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Potential for Christian Initiatives Through European Alliance

In a turn of events, a former Communist country is funding a Christian mission in Africa. Welcome to 21st century mission!


This past month I spent a few days in Bratislava, the capital of the landlocked central European country of Slovakia. On May 1st, 2004, Slovakia became a new member of the European Union. It is in this former communist country that a new model for international mission is beginning to emerge.

They provide loans and training to help the poor climb out of poverty.

My primary time of interaction was with a Christian ministry called Integra Ventures (IV). The mission of IV is to alleviate poverty, reduce unemployment and help transform communities through the development of small businesses in depressed and developing areas.

One of the key people behind IV is Canadian missionary, Alan Bussard. Alan has lived and served in Europe for the past 27 years.

IV gives practical help to entrepreneurs who want to start and grow their own business. They provide loans and training to help the poor climb out of poverty. And they make practical marketplace ethics central to their work.

As my IV colleagues told me, "We help people build their businesses into 'Islands of Integrity'. Then they can participate in the transformation of their communities." Over the last ten years IV has developed some very solid programs in helping Christians focus on small and medium enterprise development, micro-enterprise development for women at risk and coping with corruption and corporate social responsibility.

While unapologetically Christian in orientation IV has received strong support from corporate donors (such as Shell, Servicemaster and Citigroup, government agencies (including CIDA) and private agencies and foundations.

Today IV is active in Slovakia, Bulgaria, Serbia, Croatia, Russia and Romania. And as of this month Kenya.

How did this organization focused on central and eastern Europe end up on another continent?

When Slovakia became a member of the EU on May 1st along with the benefits of being a part of the union they are required to fulfill certain responsibilities. One of these responsibilities is to establish an international development program to assist poorer nations. As you might imagine, Slovakia has no infrastructure to carry out such activity.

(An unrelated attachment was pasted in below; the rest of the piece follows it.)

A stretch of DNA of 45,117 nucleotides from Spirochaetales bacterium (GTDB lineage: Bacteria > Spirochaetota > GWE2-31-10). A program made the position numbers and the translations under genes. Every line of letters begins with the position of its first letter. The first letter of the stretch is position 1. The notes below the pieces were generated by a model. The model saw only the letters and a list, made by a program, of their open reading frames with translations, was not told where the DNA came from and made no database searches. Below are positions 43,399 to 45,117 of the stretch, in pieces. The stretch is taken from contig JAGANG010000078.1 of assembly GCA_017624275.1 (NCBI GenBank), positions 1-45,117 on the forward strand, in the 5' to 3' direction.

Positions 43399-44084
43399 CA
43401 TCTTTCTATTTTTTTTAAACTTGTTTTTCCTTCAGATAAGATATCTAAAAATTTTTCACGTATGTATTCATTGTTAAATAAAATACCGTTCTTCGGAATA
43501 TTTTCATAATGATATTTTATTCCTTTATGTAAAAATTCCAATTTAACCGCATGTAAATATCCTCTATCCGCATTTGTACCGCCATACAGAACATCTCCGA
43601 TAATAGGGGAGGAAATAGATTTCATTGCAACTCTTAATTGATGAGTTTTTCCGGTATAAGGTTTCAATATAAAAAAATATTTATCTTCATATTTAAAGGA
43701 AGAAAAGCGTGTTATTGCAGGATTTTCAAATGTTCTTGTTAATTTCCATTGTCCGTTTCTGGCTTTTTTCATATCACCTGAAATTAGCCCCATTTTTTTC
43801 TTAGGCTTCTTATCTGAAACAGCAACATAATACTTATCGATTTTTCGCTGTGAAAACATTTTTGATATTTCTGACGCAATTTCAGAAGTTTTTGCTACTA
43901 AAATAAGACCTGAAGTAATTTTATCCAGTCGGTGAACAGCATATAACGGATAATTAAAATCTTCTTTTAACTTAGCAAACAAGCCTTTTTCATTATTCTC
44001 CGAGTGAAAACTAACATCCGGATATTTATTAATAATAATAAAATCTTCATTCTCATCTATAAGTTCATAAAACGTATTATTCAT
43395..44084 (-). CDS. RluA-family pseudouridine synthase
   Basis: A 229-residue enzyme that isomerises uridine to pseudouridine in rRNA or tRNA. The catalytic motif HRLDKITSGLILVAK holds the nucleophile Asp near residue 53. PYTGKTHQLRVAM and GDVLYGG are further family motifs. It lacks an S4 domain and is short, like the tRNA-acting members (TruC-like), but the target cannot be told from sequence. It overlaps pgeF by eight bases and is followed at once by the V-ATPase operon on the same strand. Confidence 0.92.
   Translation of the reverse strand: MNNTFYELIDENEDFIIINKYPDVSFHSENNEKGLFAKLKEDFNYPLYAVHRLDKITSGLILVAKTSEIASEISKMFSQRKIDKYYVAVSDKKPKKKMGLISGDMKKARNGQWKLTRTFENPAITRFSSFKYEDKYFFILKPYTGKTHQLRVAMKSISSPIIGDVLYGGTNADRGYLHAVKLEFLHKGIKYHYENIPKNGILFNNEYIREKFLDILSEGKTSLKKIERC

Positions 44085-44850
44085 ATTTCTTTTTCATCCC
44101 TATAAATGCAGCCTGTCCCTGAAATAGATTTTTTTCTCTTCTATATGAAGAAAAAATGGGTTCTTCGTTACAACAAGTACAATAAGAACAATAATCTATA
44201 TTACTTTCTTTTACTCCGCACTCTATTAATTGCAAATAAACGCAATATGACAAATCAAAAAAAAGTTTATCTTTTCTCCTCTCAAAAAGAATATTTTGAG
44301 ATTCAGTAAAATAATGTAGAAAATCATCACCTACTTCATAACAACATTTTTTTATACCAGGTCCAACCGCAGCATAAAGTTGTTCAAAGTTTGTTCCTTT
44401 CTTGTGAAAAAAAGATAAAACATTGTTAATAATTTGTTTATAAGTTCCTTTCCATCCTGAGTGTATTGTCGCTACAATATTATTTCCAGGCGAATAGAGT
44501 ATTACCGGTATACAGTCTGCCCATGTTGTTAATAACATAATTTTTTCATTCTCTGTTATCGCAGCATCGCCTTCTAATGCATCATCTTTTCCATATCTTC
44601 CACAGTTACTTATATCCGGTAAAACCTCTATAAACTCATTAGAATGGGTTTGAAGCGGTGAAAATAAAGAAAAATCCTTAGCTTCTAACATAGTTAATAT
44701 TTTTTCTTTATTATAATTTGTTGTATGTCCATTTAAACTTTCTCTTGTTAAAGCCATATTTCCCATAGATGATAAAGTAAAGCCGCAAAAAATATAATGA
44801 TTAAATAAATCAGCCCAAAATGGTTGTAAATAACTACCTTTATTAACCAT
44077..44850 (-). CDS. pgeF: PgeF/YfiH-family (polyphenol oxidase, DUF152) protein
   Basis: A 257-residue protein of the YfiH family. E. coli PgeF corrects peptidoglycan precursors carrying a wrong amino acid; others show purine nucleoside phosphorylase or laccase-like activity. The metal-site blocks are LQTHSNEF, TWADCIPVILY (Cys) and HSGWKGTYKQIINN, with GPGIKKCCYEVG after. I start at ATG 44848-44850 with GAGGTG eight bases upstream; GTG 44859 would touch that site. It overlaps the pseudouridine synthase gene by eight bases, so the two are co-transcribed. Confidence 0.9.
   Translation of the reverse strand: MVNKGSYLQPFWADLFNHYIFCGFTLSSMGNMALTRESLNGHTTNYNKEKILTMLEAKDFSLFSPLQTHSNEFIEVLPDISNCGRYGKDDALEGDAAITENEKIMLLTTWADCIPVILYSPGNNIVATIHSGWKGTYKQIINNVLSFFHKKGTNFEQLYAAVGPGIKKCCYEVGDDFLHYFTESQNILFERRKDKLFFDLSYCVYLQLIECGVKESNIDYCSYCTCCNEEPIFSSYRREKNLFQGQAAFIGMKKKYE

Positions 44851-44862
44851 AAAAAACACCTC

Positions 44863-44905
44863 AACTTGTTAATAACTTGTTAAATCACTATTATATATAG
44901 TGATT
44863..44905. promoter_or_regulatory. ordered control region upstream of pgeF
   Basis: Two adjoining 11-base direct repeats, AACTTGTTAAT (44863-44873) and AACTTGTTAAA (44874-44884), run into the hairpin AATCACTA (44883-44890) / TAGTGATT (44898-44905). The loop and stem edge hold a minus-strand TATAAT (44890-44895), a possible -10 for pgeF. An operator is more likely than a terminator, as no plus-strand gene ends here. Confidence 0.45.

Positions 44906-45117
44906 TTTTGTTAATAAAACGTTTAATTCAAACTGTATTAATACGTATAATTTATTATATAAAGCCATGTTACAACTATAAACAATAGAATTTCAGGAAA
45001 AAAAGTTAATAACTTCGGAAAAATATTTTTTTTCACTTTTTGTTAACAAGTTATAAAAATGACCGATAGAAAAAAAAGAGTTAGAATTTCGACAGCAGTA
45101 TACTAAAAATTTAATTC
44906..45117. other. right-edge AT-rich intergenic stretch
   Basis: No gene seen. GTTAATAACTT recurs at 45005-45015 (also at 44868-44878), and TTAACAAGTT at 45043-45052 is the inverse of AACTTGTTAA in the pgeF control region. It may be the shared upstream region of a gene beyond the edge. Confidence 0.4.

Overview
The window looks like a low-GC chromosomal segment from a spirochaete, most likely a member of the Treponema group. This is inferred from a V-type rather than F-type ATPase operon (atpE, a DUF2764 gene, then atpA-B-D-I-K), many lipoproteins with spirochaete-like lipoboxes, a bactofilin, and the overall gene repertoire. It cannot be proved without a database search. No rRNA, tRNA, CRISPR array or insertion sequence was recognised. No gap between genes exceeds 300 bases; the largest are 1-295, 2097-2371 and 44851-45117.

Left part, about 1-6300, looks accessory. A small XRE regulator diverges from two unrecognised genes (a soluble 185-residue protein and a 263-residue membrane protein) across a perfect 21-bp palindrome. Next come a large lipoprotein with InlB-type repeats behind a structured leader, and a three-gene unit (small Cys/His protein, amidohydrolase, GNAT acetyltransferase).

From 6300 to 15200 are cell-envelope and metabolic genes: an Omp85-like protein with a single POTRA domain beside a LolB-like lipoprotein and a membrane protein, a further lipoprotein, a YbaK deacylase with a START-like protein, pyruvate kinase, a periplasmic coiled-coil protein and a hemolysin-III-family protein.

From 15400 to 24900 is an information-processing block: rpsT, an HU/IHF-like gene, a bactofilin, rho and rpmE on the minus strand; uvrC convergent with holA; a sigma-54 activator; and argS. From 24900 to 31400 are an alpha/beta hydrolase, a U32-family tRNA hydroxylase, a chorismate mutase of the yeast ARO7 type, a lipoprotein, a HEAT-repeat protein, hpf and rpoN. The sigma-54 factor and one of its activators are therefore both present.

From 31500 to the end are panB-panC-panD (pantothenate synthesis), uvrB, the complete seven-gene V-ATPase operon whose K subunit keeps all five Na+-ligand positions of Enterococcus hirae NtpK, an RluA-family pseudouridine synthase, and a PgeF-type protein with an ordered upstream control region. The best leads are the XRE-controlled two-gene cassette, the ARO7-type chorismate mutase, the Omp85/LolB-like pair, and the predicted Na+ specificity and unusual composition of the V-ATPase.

(The Canadian government apparently is investing $15 million to help Slovakia, Hungary, Poland and Czech Republic to help these countries set up international development programs.)

Enter Integra Ventures. Because the work of IV is deeply respected by the Slovak government, Slovak officials approached IV and asked them to set up some projects in Africa. After conducting due diligence and receiving a warm invitation from a Christian network in Africa they made the decision to launch an 18 month test project in Africa. While the project will focus on corporate social responsibility, the beneficiaries of this endeavour will be those stricken with HIV/AIDS.

So there we have it—a former Communist country now supporting Christian mission into Africa. The very first Slovakian non-government organization serving outside of the country is a faith-based institution. Amazing!

Could the Church in these countries be on the forefront of a new way of engaging in mission?

This whole scenario led me to discuss with Alan and his colleagues the potential for other such Christian initiatives out of the new European Alliance countries (particularly Poland and Hungary). Could the Church in these countries be on the forefront of a new way of engaging in mission? After decades of dependency on the West, could the Church lead the way in demonstrating compassion and care to the needy in other parts of the world?

I personally think so. What are the next steps? The World Evangelical Alliance in partnership with our European colleagues will facilitate a working regional consultation for ministries who want to engage in Christian-based international development.

Welcome to 21st century mission!

Geoff Tunnicliffe is director of Global Initiatives for the Evangelical Fellowship of Canada. He can be reached at tunnicliffeg@efc-canada.com.

 

 
 
 
 

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